The Big Compost Experiment has been going for more than two years and in that time we have had more than 9,000 citizens take part, and they have completed more than 1,300 home compost experiments. We publish open access analysis of the data every 3 months on our website, which is regularly featured in the media. So far we have found that most biodegradable plastics do not degrade fully in home composters, including those designed and certified to be “home compostable”. As a result The Guardian newspaper and many other organisations have stopped using biodegradable plastic film to package their magazines. We submitted a policy briefing for the House of Commons on compostable and biodegradable plastics to inform the Environmental Bill’s quantitative targets for compostable packaging. We have also held many public briefings on compostable and biodegradable plastics on Zoom.
This work led us to examine the use of compostable and biodegradable plastics in other sectors, such as tree shelters. The use of tree shelters is standard practice in woodland and the countryside to protect tree saplings from predation by animals such as deer and rabbits. The shelters tend to be made from plastics such as polypropylene which are inexpensive especially when compared to the cost of seedlings. The problem is that the tree shelters disintegrate over time and become plastic waste that harms wildlife and pollutes the environment. Could biodegradable tree shelters solve this problem we asked? We worked with the Woodland Trust to collect data and do a life cycle analysis. Our analysis showed that biodegradable tree shelters do not work well enough yet to be a better solution than using no tree shelter at all.
The beauty of citizen science is that thousands of people can take part, so it is ideal for problems that need wide-scale data collection
What the experience of setting up the Plastic Waste Innovation Hub has taught me is that although moving into a new research area to address a research problems that the public instigates is very intimidating, it is possible. No-one expects you to single-handedly solve the problem on your own by making some genius invention. Most important problems are not solved this way precisely because the problems are so big they involve society, business, and governments and require solutions that allow everyone to work together. In their education scientists and engineers are fed a diet of examples where the genius of a single person is credited with changing the world by working away alone in a lab. These stories are almost always a fiction but they are fiction we as a profession still largely endorse despite our dedication to the truth. Medals and prizes are handed out to individuals, but rarely to groups and collaborations even though that is really how we make progress. The Plastic Waste Innovation Hub is an example of that kind of collaboration. It required us all to be to be open to learn, to be open to share and to listen, and to include all of the stakeholders in the research, including the public. It isn’t because the public pays for the research through taxes that makes them entitled to be part of the research process. As I hope I have shown in this article, when we include a diverse range of the public at every stage in the process we end up prioritising different outcomes. Plastic waste research is a very good example of this; it wasn’t governments, or research councils, or scientists who made solving plastic waste an important societal issue, it was the public outcry as a result of David Attenborough’s BBC TV series Blue Planet. The solutions need to work for society, and the environment and businesses and so all of these sectors need to be represented in the research process from start to finish.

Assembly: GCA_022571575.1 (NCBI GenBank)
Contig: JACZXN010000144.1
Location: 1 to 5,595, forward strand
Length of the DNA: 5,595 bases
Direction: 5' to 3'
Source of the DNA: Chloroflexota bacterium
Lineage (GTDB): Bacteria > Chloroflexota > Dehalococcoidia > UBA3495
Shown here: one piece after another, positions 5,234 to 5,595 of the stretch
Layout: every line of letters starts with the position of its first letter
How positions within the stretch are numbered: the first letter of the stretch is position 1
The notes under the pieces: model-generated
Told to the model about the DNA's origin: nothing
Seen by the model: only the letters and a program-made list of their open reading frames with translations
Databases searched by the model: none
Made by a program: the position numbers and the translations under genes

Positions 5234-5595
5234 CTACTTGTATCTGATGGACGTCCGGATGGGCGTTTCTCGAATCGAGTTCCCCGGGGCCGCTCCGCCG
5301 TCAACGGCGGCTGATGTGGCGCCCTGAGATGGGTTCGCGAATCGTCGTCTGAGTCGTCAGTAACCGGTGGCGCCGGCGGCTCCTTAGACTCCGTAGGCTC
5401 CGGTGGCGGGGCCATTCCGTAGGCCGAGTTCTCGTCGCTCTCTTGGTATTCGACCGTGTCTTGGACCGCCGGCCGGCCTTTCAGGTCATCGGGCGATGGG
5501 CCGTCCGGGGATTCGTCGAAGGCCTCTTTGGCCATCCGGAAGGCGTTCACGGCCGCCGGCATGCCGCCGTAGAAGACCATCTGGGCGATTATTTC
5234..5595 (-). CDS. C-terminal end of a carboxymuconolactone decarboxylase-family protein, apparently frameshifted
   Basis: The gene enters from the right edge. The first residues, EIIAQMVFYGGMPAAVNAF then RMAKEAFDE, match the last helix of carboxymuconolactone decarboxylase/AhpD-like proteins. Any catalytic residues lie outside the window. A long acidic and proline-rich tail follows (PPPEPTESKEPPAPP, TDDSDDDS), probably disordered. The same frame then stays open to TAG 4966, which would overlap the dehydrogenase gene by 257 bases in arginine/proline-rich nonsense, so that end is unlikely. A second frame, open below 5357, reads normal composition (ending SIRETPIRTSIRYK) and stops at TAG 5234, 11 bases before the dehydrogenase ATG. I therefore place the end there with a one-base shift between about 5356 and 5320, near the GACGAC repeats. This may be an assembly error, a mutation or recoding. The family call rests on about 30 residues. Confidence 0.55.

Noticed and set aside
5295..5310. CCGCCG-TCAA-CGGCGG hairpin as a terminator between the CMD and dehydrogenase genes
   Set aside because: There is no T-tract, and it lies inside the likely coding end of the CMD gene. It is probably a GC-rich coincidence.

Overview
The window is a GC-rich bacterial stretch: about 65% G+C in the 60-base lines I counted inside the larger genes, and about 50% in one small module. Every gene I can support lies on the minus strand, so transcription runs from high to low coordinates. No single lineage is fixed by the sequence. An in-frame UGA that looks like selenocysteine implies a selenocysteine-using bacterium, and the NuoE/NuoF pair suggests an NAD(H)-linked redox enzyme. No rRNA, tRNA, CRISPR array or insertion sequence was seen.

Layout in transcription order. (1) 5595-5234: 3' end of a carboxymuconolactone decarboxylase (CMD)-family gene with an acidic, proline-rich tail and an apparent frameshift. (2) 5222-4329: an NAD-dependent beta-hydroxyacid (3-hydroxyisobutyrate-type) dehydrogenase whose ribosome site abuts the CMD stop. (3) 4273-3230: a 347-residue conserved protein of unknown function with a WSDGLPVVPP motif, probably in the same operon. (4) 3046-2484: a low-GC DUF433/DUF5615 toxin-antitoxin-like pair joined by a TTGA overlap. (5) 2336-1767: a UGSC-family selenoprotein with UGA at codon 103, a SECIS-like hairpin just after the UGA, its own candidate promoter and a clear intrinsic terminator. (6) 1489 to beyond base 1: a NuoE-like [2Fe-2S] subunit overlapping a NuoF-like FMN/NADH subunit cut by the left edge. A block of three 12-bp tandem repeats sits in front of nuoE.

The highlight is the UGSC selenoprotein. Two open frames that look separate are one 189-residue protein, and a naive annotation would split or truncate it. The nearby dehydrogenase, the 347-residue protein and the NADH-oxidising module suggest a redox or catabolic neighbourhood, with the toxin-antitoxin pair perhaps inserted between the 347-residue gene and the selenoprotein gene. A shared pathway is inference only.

It wasn’t governments, or research councils, or scientists who made solving plastic waste an important societal issue, it was the public outcry as a result of David Attenborough’s BBC TV series Blue Planet
During that process we need to remind ourselves that we should be serving society rather than dictating solutions to it. Engineering is so powerful that a huge danger lies ahead if the public sees the activities of scientists and engineers as the operations of a self-serving technocratic elite. To avoid that outcome, we need to reform the way in which we conceive and assess research projects.
I hope readers of this article will think about the ethics of the research portfolios they are involved with and reflect on who determined the research goals using what process.
Specifically, did the public get consulted about any of the research questions? And if not, why not? If the immediate response is that the public wouldn’t understand the research or why it is important, I hope my that my journey with the Plastic Waste Innovation Hub will convince you that this is not true.
This article is part of a series on engineering ethics. For more articles, visit the series hub at: https://www.thechemicalengineer.com/tags/Ethics-and-the-Chemical-Engineer